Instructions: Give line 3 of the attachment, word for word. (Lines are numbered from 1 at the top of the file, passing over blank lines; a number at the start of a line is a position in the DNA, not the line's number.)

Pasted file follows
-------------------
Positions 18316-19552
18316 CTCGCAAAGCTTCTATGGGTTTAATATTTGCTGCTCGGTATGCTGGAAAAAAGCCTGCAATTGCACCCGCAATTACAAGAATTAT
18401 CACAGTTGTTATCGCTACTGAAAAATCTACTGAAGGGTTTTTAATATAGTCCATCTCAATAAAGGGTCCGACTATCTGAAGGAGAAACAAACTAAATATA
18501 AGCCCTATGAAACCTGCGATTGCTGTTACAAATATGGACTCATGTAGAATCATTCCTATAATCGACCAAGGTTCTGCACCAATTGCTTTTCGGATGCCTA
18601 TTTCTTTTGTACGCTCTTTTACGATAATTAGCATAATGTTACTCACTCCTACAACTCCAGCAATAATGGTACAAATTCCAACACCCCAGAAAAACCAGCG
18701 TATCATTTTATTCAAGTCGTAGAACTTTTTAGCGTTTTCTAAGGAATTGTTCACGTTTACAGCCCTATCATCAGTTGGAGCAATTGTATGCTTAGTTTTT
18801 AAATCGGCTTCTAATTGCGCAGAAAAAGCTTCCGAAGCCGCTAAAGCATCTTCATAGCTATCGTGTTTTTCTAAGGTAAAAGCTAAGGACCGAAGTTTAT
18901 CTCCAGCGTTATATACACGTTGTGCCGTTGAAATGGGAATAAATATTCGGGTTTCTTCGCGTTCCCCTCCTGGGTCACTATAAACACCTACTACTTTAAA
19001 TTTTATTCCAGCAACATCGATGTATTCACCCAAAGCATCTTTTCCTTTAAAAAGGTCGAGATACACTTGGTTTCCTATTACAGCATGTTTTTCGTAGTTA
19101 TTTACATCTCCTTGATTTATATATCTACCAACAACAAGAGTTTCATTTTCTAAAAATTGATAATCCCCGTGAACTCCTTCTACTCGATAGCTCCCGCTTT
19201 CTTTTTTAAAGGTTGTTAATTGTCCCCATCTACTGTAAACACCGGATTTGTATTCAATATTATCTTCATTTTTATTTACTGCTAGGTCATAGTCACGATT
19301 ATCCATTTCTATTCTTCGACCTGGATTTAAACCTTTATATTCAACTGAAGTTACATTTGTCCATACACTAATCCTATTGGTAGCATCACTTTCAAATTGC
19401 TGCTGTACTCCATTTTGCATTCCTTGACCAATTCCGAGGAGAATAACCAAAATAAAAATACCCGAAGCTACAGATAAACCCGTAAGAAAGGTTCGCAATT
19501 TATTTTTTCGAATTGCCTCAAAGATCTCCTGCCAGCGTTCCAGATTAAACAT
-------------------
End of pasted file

18401 CACAGTTGTTATCGCTACTGAAAAATCTACTGAAGGGTTTTTAATATAGTCCATCTCAATAAAGGGTCCGACTATCTGAAGGAGAAACAAACTAAATATA